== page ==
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Reform could 'aim' for new pharmacists to be independent prescribers

Independent prescribing would be "one aim" of the foundation year

Newly registered pharmacists could qualify as independent prescribers when completing the one-year foundation training expected to replace the pre-reg year in 2021.

Under proposals outlined by NHS England and Improvement and Health Education England (HEE) last week (July 23), the pre-registration year could be replaced by a one-year foundation training from July 2021.

Through this reform, which would apply across the UK, the General Pharmaceutical Council (GPhC), Pharmaceutical Society of Northern Ireland (PSNI) and the four UK chief pharmaceutical officers (CPOs) envisage “new registrants to be independent prescribers”, they wrote in a letter published yesterday (July 28).

This would be “one aim” of the foundation year, which will be “be subject to appropriate consultation” and will consider “each country’s circumstances”, they added.

Demand for pharmacist practitioners

Pharmacists’ roles have “evolved quickly” in the last 10 years and there is a “significant and growing” demand for “clinical, patient-facing pharmacist practitioners”, GPhC CEO Duncan Rudkin, PSNI CEO Trevor Patterson, Scotland CPO Rose Marie Parr, Wales CPO Andrew Evans, England CPO Keith Ridge and Northern Ireland CPO Cathy Harrison wrote in the letter.

The reform to introduce a one-year foundation training scheme will support pharmacists at the beginning of their careers “through a structured work-based approach that embeds knowledge, skills, abilities, values, attitudes and beliefs in their practice”, they added.

The training will equip new pharmacists with the skills necessary to “take on extended clinical roles” and work across different sectors and with other healthcare professionals, they said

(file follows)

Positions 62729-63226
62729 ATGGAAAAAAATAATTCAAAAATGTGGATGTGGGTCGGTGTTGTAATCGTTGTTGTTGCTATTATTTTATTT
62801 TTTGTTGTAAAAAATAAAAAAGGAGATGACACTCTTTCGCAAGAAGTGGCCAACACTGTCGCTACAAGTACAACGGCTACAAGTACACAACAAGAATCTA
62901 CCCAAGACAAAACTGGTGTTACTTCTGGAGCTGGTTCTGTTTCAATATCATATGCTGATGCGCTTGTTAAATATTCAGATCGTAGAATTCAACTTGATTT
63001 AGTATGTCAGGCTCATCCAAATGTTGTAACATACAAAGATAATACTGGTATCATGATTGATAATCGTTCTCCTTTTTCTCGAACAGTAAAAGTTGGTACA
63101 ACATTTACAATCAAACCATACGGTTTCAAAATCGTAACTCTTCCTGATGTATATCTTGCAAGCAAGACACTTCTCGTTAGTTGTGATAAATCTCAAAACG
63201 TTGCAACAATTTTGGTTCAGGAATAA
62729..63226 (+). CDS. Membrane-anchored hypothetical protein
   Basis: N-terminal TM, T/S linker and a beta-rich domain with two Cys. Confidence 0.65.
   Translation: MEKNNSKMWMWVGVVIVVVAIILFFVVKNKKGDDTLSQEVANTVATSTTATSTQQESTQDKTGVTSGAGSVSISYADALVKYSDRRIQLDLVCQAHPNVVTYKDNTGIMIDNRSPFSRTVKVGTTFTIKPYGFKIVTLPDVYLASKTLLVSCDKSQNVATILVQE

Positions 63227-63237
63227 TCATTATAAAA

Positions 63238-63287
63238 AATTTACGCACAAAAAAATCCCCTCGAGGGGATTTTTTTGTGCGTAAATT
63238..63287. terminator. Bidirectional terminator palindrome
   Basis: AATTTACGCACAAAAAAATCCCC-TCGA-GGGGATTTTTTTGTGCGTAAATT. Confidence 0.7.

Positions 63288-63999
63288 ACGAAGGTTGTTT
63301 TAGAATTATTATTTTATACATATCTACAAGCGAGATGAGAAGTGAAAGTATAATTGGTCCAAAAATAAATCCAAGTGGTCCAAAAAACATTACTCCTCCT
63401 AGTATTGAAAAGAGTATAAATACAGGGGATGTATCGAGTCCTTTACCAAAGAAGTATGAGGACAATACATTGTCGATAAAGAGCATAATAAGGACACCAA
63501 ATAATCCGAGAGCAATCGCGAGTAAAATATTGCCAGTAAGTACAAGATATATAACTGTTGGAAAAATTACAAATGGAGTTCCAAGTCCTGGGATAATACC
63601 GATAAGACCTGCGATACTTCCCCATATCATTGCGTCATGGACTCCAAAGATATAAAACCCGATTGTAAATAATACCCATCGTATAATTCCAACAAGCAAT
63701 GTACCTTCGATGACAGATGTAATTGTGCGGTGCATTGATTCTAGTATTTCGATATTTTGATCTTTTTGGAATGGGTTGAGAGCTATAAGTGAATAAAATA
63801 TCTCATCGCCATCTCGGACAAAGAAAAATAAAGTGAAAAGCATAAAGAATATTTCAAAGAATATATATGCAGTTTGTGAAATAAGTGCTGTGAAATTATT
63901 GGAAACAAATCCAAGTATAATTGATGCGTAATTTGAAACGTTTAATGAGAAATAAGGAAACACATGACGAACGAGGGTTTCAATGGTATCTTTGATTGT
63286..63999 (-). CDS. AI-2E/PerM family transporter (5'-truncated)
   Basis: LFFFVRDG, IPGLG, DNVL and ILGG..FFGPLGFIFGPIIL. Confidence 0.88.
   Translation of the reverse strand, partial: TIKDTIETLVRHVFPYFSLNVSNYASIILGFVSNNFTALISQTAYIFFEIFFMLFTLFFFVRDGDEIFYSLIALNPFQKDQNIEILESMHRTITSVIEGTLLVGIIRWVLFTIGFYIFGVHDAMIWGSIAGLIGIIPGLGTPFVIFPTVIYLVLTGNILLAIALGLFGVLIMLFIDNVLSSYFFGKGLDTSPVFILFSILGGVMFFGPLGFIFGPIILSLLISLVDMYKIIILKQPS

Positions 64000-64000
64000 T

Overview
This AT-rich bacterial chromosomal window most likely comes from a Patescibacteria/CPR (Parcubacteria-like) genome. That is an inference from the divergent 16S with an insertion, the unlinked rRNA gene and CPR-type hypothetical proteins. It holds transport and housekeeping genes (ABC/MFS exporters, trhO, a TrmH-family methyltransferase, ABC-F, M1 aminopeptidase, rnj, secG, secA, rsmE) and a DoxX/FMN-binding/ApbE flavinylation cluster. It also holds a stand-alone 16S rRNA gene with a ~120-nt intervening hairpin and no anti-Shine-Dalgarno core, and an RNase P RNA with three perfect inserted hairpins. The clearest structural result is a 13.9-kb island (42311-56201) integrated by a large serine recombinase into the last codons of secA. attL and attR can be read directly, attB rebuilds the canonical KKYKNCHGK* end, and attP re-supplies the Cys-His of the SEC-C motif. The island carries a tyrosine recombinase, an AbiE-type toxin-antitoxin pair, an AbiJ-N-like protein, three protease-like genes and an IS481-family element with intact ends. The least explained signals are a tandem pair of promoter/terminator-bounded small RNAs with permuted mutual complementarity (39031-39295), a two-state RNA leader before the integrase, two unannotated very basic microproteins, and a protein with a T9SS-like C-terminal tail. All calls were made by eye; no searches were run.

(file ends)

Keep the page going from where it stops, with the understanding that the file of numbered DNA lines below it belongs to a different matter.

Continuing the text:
The GPhC is finalising the revised standards for the initial education and training of pharmacists in Great Britain and PSNI is carrying out parallel work in Northern Ireland, the letter explained

“Once the standards are finalised”, the reforms for a “continuum of five years of education and training” will be introduced in July 2021, with a “phased approach to implementation”, the regulators said.

In England only, provisionally registered pharmacists and pre-regs who are signed off as eligible for provisional registration will complete an interim foundation pharmacist programme, starting in September this year.

This is a “vocational training programme”, during which provisionally registered pharmacists will “use work-based experiences and reflection to identify areas of good practice and further development opportunities”, HEE director of national transformational programmes Alan Ryan told C+D today (July 29).

Provisionally registered pharmacists will not be asked to take “hours out of practice for training” and there will be a focus on online resources to “enable a flexible delivery and access to content” and help pre-regs “balance personal development while working”, Mr Ryan added.

What do you make of the regulators' proposals?

Ronald Trump, Pharmaceutical Adviser

Valeria, would be interesting to know your thoughts on the proposals? I assume you read the comments? I think people probably sick of hearing me and LEL now.

Ronald Trump, Pharmaceutical Adviser

This is defnitely the right way forward, as the pharmacist role continues to evolve over the decades in line with the healthcare needs of the population.

However I have a few questions/ concerns: